When I wake up, the first thing I find myself doing nowadays is picking up my smartphone.
I can instantly see if anyone has contacted me: by the indication icons for voicemail, email, text messages, instant messaging, Skype and Twitter. It's now an easy matter to respond to these on an handheld device. My To-do list and calendar tell me if there is anyone I need to contact and what plans, if any, I have for the day.
Next I can check my newsfeeds, Twitter timeline and catch-up on the news of the day in the phone's web-browser. If I need to make notes about anything I have OneNote in my hand, waiting for me to type.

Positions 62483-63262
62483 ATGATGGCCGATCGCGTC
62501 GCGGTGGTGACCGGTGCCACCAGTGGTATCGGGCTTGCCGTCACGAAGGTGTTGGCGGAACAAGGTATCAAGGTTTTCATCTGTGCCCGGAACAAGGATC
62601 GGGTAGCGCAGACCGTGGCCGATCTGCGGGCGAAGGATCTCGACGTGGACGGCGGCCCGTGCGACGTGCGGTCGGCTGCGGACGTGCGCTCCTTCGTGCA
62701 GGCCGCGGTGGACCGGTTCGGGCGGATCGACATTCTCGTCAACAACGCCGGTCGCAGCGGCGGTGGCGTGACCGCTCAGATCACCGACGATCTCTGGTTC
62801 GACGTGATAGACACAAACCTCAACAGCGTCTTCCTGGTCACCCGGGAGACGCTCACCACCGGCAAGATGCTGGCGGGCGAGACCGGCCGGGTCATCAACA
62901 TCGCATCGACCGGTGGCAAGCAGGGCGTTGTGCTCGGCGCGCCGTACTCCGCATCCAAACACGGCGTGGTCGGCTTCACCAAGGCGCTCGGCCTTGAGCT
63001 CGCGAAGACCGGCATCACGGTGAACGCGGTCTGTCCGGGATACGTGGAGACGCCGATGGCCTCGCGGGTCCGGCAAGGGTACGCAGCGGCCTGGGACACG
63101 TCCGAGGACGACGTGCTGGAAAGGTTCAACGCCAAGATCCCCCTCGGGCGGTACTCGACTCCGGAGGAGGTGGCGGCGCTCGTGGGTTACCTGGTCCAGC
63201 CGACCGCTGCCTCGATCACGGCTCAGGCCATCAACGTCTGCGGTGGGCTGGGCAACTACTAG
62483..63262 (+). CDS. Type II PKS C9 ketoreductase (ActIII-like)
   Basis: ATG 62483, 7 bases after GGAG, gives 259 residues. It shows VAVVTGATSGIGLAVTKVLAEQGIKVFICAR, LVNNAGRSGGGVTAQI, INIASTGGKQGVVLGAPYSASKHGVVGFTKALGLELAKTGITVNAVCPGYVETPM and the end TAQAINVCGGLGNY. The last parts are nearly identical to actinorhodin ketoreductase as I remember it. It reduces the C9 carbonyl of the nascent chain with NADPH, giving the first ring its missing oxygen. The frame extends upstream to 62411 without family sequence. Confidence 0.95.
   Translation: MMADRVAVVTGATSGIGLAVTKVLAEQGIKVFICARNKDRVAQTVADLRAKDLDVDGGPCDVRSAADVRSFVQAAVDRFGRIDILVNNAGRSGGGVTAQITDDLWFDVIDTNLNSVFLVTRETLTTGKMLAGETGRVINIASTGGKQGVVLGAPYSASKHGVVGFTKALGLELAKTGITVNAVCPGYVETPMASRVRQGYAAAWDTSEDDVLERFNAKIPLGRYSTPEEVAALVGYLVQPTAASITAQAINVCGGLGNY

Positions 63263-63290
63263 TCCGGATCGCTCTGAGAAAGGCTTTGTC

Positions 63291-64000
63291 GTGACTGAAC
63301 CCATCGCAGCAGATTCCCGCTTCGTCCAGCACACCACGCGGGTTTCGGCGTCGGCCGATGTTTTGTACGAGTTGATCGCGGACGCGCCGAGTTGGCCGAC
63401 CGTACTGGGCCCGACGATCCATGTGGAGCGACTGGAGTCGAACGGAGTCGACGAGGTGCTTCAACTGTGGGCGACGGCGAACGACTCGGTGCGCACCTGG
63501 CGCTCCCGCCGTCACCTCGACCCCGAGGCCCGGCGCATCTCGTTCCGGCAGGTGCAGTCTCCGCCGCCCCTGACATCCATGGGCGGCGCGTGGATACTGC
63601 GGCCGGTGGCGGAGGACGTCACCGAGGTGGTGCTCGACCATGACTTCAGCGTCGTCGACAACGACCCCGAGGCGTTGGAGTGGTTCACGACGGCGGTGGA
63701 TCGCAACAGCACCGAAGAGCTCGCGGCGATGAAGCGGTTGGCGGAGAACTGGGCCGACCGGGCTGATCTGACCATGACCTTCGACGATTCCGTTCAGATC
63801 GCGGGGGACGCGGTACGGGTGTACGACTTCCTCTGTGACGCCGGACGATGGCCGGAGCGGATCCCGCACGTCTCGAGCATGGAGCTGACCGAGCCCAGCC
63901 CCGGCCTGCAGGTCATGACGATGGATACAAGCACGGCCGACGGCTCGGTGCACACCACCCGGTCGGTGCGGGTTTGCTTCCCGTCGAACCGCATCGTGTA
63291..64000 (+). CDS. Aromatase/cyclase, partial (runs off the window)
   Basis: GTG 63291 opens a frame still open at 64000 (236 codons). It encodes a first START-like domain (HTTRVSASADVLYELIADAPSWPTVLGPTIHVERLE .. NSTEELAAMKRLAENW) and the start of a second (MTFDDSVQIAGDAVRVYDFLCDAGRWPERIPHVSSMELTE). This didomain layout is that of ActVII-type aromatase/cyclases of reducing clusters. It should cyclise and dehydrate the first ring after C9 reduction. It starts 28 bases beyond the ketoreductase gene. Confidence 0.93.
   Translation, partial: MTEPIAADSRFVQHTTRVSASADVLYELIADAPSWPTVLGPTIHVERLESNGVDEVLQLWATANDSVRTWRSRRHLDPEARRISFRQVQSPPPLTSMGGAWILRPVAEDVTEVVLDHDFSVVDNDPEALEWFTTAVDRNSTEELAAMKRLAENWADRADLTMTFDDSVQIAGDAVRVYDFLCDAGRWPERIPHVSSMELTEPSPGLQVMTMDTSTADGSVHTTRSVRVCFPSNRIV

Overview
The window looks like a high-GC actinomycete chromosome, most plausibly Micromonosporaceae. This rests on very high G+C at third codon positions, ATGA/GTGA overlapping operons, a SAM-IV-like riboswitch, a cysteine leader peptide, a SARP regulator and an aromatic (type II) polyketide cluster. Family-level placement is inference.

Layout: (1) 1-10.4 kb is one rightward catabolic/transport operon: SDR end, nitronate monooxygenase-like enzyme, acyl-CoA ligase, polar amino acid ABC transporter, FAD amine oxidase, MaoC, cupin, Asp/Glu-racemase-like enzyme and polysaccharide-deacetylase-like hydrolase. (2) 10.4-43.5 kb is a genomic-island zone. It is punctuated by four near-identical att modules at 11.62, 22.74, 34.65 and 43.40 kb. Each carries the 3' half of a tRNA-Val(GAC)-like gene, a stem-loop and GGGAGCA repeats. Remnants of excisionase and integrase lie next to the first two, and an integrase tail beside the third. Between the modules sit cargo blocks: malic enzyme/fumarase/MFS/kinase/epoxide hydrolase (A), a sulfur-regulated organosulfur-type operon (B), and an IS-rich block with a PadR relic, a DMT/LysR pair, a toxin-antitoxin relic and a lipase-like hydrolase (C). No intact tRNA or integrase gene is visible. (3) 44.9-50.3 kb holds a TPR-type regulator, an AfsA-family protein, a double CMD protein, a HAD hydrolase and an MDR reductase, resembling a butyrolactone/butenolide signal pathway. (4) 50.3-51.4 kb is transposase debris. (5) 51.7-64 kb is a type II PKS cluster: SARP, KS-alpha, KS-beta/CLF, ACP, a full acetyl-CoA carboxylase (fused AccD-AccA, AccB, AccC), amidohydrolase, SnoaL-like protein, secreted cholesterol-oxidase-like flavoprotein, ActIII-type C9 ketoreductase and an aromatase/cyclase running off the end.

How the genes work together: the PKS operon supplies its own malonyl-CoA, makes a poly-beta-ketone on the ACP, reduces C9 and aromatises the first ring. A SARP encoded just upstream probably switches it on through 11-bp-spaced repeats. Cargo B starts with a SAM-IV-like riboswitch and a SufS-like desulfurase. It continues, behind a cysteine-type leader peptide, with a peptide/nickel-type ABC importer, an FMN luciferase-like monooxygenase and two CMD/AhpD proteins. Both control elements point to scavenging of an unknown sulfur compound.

With another few taps, I can see what the overnight sales figures were for my businesses, what my bank balances are looking like and if anyone has commented on this blog.
In short, my workday now starts the moment I wake up and, often, I have done all of my urgent and important work before I ever sit at my desk.
The hardest job is convincing my sub-conscious mind that I have started work - because until I sit at my desk, it keeps nagging me that I am slacking.
I don't think future generations will have this genetic programming.